9. Pretty excited to see this pop up online since JWP pick this as 2014 match of the year and there hasn't been much Arisa pop up online from this year. I've never really cared for Leon as I usually find her to be a fairly spotty worker, but here I thought she was really good. She picks up the intensity early on, then starts to focus on Nakajima's back mixing in different spots like lucha subs and a spear into apron. Arisa sells the backwork incredibly well especially during her comebacks. During a sequence where she elbows out of a spider-german suplex attempt, then hits a mountain spike, a jumping DDT onto the apron, and a double-stomp off the top to the floor. Normally, 99% of workers would just rip through a sequence like this but Nakajima takes her time to make sure that she sells her back the whole time. The only real issue that keeps this match from being a true MOTYC is some sloppiness most notably at the finish as Arisa is off a bit hitting a dragon suplex at the finish and having to hit another one for the win. Otherwise, this was a spectacular, highly entertaining war. ****1/4 Links: Part 1, Part 2
  10. WOW! This was a really fun grapple-heavy junior bout. It was worked almost in a "maestra"'s style which is really something that more of the japanese girl's shouldve gotten hip to. Plenty of tricked out sequences and counters. Yabushita uses her judo and is pretty great with unpredictable transitions into armbars, Bolshoi goes for the leg and busts out a Lucha-meets-Honda rolling cradle submission that had Rey Hechicero eating his heart out. Bolshoi really has an awesome moveset (dig that carne seated chokehold) and is just such a fabulous military clown grappler luchadora veteran wrestler. You'd think Lucha would have an awesome weird clown technician but instead Bolshoi's that girl.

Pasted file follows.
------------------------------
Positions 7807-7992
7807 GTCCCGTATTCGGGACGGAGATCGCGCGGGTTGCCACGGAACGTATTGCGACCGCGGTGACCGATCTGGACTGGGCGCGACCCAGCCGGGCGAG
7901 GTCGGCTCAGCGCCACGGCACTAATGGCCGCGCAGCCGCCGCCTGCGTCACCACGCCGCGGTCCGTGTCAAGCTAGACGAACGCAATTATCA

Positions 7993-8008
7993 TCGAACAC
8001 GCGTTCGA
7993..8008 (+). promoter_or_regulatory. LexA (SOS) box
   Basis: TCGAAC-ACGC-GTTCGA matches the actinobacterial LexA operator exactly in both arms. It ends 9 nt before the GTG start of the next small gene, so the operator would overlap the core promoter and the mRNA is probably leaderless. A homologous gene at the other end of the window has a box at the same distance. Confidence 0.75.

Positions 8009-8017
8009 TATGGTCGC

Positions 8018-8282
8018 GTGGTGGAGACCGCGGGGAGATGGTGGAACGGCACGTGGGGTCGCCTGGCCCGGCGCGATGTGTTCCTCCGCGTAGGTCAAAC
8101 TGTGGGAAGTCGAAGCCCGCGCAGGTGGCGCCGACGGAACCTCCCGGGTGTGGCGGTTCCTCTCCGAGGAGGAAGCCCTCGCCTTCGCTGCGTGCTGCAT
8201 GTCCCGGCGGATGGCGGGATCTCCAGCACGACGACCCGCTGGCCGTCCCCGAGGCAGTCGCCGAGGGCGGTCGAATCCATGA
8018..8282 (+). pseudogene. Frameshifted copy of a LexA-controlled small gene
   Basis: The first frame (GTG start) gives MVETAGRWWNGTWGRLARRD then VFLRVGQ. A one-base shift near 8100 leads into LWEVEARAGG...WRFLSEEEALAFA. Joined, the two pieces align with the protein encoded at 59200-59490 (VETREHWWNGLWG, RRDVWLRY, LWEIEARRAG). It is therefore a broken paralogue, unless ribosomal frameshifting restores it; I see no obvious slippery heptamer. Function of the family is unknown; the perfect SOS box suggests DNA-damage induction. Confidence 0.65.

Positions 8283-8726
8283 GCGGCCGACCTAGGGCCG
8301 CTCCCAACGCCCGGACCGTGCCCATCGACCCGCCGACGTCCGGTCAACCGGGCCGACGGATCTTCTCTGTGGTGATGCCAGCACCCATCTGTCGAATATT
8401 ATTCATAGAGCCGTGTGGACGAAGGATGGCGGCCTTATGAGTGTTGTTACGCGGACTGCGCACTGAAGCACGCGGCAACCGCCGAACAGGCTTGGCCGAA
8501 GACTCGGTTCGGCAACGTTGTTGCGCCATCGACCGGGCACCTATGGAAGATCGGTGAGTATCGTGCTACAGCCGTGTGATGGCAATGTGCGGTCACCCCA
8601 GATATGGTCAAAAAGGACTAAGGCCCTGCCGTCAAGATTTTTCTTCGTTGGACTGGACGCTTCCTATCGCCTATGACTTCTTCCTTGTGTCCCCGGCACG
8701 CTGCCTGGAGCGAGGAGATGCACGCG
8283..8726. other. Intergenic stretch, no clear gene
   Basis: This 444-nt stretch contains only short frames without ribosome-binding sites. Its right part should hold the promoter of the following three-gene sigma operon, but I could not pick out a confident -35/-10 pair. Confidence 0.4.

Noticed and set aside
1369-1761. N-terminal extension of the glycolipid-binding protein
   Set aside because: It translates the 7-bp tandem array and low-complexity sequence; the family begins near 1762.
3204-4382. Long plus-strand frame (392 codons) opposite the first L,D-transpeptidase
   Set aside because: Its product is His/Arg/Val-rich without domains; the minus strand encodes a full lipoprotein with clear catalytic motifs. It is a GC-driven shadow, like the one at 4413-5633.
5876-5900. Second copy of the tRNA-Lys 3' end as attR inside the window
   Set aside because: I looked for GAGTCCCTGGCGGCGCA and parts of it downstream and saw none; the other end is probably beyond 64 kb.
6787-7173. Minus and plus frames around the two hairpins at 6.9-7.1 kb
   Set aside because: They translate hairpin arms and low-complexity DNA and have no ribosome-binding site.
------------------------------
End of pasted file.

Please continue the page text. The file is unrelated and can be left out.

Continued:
11. https://www.youtube.com/watch?v=AGMJOCOVPWQ The storyline for this match is your typical Japanese "Company Ace vs. Rising Young Star." The main thing about this match that I love is that while it's fairly similar to a Noah match at the time with a lot of big moves and bumps is that everything is given time to breathe. At around the midpoint of the match Yoneyama hits a senton to the floor and it's treated as a big momentum changing move. Hyuga sells it big, barely getting back in before being counted out and sells it in some form for the rest of the match. The finish involves a lot of nice teases and nearfalls. A true hidden gem from joshi's "dead" era. ****1/2
  12. This was a really competitive match, which is surprising considering Rabbit is at the same level as the two DIANA girls and Arisa is way above any of them. To their credit, both Sareee and Tanaka are unafraid to stand in there and trade shots with Nakajima and Tanaka does a pretty good job putting over the beating she gets. While there never really is a moment that the you feel that the DIANA girls are going to win, you also never feel that they are not really competitive either. Really fun stuff. ***1/2
  13. Hikaru Shida is someone who gets a lot of hype in joshi circles but I've never really been sold on her. She has a similar problem to Nikki Bella in that she does a lot of things well but just can't seem to consistently put it all together. She does manage to do that here though, and it's the best performance of her career. Her offense is focused on Nakajima's back, starting out with Boston Crabs and Camel Clutches that lead to her breaking out some Rodrick Strong style backbreakers, topping off with a nasty spot of her putting Arisa on her shoulders then dropping her back first on the top turnbuckle. Nakajima complements this with some absolutely fantastic selling. Once Shida starts working on her back, Arisa sells it in some fashion for the rest of the match. While she does hit some suplexes, she has to do in a snap style as anytime she tries to bridge her back gives out. I'm already pretty high on Nakajima, and hopefully this is the start of Shida being more of a complete worker. ****1/2